DADE CITY — Developers of a hillside property across from Pasco-Hernando Community College are resubmitting plans that include extra buffering and larger lots near the edge that borders existing homes.
"This is a reasonable solution," said Michael Holbrook, director of planning for Bowyer Singleton & Associates Inc., an Orlando firm representing the property owners.
He is still proposing a 266-home community, but some homes that were set to be on 1-acre lots will now sit on 2 acres. He also has offered to install 300 feet of buffer, triple the initial amount, on the edge next to Platt Road.
The Development Review Committee will consider the proposal at its meeting at 1:30 p.m. Thursday in Dade City.
County staffers have recommended approval of the plan, which was first submitted in April to the committee, a group that includes top county administrators and a representative from the Pasco School District.
At that meeting, residents lined up to oppose the development, to be named Berry Hill Estates. County Administrator John Gallagher and the other committee members postponed a decision and urged Holbrook and the residents to craft a compromise.
Residents say they moved to the area to enjoy a rural lifestyle and are afraid dense development of the 403 acres would ruin that.
Developers proposed clustered homes in varying densities. The most dense section would put 121 lots on slightly more than 33 acres, while others called for half-acre, 1- and 2-acre, and a handful of 5-acre lots. The developers are seeking to offer a project similar to a "conservation subdivision" with a little more than half of the property set aside as green space.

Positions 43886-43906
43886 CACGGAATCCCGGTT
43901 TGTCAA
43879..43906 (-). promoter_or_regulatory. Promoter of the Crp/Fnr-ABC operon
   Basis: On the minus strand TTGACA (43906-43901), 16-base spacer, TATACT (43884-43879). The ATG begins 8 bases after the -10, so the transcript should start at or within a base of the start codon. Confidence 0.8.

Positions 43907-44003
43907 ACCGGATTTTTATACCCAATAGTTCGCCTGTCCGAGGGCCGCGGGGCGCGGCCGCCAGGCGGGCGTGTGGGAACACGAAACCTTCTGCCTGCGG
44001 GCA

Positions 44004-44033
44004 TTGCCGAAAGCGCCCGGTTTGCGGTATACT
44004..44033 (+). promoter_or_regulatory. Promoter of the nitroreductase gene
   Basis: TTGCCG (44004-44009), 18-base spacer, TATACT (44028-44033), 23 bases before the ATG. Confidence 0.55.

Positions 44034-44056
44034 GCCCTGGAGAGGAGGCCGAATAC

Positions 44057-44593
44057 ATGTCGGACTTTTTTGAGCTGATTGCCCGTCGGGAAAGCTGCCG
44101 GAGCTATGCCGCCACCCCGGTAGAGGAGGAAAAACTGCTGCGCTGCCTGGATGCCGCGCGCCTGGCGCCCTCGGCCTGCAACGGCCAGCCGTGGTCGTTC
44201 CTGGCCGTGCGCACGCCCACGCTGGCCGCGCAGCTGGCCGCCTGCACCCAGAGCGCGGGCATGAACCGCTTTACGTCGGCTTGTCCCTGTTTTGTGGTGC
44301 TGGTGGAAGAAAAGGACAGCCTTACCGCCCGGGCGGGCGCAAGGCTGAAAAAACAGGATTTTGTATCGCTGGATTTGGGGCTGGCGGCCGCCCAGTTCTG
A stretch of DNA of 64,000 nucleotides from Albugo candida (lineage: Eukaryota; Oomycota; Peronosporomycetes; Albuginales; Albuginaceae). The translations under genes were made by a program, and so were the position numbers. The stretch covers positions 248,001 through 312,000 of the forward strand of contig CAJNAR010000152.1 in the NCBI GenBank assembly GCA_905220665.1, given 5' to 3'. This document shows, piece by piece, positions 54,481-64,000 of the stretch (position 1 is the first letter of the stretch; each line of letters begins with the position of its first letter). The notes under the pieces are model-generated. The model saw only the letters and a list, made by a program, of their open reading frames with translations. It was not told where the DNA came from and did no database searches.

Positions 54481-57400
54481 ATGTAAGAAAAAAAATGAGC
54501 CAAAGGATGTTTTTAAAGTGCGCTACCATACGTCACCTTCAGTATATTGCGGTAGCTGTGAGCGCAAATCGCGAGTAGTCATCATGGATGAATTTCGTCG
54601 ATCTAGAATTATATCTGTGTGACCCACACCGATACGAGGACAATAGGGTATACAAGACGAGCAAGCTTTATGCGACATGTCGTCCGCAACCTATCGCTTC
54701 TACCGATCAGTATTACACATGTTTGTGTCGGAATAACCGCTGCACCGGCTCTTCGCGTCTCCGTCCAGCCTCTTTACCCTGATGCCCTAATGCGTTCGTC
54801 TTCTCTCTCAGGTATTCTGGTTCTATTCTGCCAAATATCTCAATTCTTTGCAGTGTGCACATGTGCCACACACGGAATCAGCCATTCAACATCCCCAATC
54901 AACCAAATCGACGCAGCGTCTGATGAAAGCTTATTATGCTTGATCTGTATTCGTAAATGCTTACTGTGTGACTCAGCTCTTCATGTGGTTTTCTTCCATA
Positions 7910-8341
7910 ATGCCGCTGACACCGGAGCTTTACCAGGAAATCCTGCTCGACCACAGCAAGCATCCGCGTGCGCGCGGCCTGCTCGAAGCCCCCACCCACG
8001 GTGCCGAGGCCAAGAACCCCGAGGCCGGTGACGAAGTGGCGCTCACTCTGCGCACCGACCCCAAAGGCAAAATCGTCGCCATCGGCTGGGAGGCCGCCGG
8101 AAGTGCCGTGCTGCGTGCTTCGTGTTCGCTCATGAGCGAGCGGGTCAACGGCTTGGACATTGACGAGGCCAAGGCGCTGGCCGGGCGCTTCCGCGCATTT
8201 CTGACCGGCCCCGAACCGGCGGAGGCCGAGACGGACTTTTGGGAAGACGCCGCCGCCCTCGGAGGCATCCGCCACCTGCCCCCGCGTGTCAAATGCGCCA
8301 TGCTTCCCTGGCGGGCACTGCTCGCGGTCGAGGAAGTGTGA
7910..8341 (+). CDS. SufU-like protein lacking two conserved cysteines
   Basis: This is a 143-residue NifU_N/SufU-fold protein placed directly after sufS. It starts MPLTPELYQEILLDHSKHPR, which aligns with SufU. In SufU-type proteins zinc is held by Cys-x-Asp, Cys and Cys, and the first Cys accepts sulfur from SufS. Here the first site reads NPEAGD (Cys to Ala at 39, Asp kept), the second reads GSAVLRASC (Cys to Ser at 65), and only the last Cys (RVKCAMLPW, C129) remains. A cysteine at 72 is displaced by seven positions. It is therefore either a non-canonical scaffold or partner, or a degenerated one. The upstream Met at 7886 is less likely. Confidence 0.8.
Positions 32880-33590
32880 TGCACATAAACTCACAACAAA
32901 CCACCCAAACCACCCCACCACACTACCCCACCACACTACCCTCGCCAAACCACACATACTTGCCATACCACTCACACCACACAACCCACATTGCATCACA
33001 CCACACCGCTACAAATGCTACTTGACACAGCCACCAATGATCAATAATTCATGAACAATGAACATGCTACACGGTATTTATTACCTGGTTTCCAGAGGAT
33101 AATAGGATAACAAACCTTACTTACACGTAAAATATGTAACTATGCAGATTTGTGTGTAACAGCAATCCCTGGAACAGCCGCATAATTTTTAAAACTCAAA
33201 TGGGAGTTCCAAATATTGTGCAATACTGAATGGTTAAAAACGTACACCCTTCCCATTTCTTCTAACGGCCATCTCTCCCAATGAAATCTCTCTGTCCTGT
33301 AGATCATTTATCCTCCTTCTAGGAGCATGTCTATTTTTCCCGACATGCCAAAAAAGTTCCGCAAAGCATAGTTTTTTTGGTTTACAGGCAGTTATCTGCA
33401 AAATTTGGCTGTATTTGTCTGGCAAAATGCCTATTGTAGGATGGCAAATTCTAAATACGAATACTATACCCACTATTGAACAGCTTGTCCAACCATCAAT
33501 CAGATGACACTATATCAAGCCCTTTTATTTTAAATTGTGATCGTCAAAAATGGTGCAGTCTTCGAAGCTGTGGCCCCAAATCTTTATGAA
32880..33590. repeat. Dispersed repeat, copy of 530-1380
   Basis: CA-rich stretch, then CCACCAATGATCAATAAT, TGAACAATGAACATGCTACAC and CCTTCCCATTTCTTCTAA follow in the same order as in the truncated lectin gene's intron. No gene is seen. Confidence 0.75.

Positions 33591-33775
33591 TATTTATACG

Tanya Kaaa was among the residents who met with Holbrook earlier this month.
"Nothing was accomplished," she said. Kaaa said developers presented four options, none of them palatable and asked residents to write down their favorites and least favorites.
"It wasn't like we could all talk and come to a compromise," she said. "They had some choices for us, none of which we were happy with."
Kaaa said she favored the plan that would put 135 homes on the land, but Holbrook said those could be mobile homes.
"That plan was good if it were houses," she said.
Holbrook said he realizes not everyone will be satisfied.
"I was born in Florida," he said. "I understand this is their escape from the sprawl of Florida, and I think the challenge is they do not understand what it's going to look like when it's finished."
He said the talk of mobile homes wasn't being used as a scare tactic. Existing rules allow for that, and no prior approval would be necessary.
"The scary part is nothing could be done and you could have mobile homes on wells and septic tanks," he said.
County Commissioner Ted Schrader, who attended the meeting, didn't take sides, but said Friday that elected officials have the leeway to change the rules based on residents' concerns. The development must ultimately win approval from county commissioners if it passes muster with the county's top brass.
Just because rules set a maximum density doesn't mean a developer is entitled to it, he said.
"These people moved out there for a reason," he said. "I'm sure we'll come to some sort of resolution."
Lisa Buie can be reached at email@example.com or (813) 909-4604.